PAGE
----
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Gov. Scott tries to keep state budget ‘lean’ despite record revenues

VERMONT GOV. SCOTT casts a smile and a glance to his left during his annual budget address to the Legislature in the well of the Vermont House chamber on Friday.
Photo by Glenn Russell/VTDigger

MONTPELIER — In his administration’s newly released budget proposal for the 2024 fiscal year, Republican Gov. Phil Scott said he’s bracing the state for lean times on the horizon — even though revenues are historically high.

“We’ve seen incredible revenue growth over the last two years because the economy has been supercharged by the sheer volume of federal funds,” Scott said in his annual budget address Friday. “But we know that’s only temporary.”

The overall price tag for Scott’s budget this year is $8.4 billion — “very slightly more” than last year’s budget, Finance Commissioner Adam Greshin told reporters in a Friday morning briefing. The budget’s total spending is roughly $20 million higher than last year’s, according to the administration.

That’s despite “stellar” revenues recorded this year, as reported by state economists earlier this week, spurred in large part by an “epic, unprecedented, off-the-charts” influx of federal cash to the state in the past three years. Not only was the state able to spend those dollars, but Greshin said on Friday that federal investments also acted as a stimulus, boosting state income, sales and property tax revenues.

But state economists on Tuesday also warned of rockier waters ahead, and Scott’s administration has seemingly heeded those calls for caution.

“We tried our best to live within our means, and to put in appropriations that are sustainable,” Greshin told reporters.

Namely, Scott said that he made a “firm commitment” to using surplus funds for one-time spending, as opposed to creating new programs and therefore ongoing expenses.

“If we allow the base budget to grow with temporary and unsustainable revenue, we will create a cliff when these stimulus dollars go away — putting us on a path that eventually leads to deep and painful cuts,” Scott said.

One of Scott’s one-time proposals would set aside $150 million to draw down federal grants with state match requirements. The majority of those grants would come from the trillion-dollar infrastructure package passed by Congress in 2021.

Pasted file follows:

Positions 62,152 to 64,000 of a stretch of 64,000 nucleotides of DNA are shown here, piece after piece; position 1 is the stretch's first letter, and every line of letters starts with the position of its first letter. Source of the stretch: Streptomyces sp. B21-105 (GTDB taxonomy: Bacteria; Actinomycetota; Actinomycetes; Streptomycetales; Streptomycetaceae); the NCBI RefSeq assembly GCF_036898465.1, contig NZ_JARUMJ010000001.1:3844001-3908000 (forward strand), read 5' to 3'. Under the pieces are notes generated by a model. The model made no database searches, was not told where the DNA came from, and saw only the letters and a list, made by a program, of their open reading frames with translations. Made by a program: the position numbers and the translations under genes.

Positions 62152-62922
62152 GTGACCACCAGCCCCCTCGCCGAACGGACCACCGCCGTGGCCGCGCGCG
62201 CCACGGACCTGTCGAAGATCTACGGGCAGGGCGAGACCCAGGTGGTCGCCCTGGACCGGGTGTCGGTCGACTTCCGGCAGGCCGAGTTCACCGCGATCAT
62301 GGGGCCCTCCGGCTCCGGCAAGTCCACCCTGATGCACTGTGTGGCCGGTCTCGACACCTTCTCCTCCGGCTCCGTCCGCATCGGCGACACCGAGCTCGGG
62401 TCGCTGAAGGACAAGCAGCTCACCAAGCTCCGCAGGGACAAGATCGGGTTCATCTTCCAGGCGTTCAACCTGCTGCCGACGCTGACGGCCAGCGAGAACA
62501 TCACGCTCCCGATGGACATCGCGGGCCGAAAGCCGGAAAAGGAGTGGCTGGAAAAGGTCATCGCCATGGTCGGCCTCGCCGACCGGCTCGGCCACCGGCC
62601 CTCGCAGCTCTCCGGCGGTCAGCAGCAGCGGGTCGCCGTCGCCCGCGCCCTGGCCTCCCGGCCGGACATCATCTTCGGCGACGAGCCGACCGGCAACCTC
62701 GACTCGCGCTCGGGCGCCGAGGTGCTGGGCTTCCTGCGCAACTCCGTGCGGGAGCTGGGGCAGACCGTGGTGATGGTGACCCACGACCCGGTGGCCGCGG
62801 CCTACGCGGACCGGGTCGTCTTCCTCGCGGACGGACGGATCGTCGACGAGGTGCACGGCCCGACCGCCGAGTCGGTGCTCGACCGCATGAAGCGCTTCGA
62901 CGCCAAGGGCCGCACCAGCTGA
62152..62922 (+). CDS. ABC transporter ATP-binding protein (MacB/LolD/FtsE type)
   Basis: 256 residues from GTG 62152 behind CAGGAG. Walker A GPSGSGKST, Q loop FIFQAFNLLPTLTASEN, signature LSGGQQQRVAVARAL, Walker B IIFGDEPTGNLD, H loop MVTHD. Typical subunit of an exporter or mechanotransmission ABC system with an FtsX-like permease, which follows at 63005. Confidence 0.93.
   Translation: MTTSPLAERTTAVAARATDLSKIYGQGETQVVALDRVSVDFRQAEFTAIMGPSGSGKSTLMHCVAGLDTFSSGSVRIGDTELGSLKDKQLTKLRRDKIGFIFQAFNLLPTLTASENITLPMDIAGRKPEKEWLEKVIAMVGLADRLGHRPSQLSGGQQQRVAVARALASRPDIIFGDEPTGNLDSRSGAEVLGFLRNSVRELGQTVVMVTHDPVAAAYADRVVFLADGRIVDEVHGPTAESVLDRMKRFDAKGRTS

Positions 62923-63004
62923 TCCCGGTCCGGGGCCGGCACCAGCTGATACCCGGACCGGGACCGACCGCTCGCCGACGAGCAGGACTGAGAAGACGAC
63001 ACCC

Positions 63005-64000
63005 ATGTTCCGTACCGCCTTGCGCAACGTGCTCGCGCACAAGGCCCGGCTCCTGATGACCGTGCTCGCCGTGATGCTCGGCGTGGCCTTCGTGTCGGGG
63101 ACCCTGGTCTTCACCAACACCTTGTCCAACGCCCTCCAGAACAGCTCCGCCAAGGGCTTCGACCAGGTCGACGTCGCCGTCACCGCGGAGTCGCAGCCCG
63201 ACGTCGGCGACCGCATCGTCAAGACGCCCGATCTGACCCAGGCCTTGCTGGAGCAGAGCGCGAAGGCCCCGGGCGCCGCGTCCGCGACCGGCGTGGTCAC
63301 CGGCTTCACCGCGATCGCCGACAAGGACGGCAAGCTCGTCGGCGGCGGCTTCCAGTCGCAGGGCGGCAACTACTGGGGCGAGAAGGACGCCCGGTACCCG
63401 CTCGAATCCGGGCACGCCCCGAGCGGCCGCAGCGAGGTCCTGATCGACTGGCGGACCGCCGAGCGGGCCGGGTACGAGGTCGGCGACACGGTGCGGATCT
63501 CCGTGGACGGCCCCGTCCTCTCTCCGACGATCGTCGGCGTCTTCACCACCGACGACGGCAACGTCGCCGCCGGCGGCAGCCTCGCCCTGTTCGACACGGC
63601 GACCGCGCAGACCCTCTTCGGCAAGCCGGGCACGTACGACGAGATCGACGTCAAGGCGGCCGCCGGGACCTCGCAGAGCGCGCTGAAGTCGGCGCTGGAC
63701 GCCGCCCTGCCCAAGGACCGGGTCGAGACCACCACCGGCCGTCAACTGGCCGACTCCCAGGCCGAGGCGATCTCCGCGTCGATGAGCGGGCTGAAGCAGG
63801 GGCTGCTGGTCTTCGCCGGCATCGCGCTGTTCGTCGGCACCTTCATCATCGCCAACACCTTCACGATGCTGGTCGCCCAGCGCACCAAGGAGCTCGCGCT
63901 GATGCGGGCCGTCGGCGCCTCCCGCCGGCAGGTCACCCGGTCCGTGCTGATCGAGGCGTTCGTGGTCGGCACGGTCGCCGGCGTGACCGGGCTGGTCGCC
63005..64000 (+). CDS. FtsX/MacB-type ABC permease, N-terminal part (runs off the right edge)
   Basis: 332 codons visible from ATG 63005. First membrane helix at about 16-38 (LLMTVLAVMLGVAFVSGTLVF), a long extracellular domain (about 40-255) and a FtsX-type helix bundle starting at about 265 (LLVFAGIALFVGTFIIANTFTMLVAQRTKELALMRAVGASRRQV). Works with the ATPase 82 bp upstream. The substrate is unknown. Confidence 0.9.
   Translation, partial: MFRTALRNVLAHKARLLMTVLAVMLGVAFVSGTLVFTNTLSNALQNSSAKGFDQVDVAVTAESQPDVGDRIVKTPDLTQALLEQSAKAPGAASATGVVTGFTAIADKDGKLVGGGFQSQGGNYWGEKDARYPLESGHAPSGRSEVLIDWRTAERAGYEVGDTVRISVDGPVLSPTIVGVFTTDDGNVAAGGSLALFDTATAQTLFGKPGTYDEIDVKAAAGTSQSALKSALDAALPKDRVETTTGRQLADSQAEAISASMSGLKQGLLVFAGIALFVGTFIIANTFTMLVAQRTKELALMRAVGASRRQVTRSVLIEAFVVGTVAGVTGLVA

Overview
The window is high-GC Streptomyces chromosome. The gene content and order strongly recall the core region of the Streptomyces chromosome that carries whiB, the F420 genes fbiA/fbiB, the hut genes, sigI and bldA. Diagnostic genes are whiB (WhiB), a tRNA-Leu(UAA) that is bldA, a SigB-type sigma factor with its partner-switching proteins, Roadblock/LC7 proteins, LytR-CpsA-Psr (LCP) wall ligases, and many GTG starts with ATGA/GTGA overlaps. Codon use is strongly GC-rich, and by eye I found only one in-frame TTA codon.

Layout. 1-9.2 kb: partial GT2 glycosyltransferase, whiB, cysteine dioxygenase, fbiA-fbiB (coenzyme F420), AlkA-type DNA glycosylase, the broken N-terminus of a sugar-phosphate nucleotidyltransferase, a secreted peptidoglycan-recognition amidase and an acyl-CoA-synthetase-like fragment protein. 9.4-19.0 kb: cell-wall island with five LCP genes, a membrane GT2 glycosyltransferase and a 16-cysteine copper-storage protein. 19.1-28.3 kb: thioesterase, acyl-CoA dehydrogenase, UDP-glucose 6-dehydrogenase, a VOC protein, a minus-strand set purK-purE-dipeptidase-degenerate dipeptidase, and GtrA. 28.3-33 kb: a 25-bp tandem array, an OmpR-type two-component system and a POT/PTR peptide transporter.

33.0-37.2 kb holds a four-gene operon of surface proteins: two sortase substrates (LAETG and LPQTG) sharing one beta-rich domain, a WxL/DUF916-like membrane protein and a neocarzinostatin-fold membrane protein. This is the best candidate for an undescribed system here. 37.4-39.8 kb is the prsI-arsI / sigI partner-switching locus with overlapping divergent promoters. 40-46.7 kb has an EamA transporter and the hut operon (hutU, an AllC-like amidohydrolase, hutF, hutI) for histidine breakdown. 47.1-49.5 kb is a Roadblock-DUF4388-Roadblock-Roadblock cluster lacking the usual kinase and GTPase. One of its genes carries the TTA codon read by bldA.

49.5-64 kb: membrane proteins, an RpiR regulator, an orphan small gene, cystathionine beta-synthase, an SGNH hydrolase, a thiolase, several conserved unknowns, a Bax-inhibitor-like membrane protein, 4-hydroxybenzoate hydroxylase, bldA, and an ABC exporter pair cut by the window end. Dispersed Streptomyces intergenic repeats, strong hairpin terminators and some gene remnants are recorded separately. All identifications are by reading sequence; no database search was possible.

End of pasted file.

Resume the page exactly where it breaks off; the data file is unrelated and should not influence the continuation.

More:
For every dollar Vermont invests, it would get at least four back, the administration estimates. “I think our treasurer would agree, that’s a pretty good return on investment,” Scott quipped.

Secretary of Administration Kristen Clouser told reporters on Friday that the state ought to put up the match money now, while its revenues are healthy, as opposed to years down the line “when things are leaner and tighter.”

One ongoing expense Scott is willing to saddle: $17 million in tax cuts, roughly $5.3 million of which will go toward expanding eligibility for the Earned Income Tax Credit, “a highly effective anti-poverty tool, to put more money in the pockets of hard-working, low-income families,” Scott said. He also proposed cutting taxes for social security recipients and military pension earners, both perennial proposals of the governor’s.

The rationale behind the tax cuts, administration officials said on Friday, is lowering the cost of living in order to attract and retain more Vermonters, thereby expanding the tax base. It’s a “long game,” Greshin said.

“The governor’s thought process is that if you make Vermont more affordable, you actually build your tax base, so that’s really what we’re trying to do,” Greshin said. “I don’t think I would just accept the idea that if you lower taxes, that your revenues go down. It takes a little while, but we’re trying to build a base of taxpayers.”

Click here to read a transcript of Gov. Scott’s budget address on Friday.

GOV. PHIL SCOTT delivers his budget address to a joint session of the Legislature at the Statehouse in Montpelier on Friday, Jan. 20.
Photo by Glenn Russell/VTDigger

 

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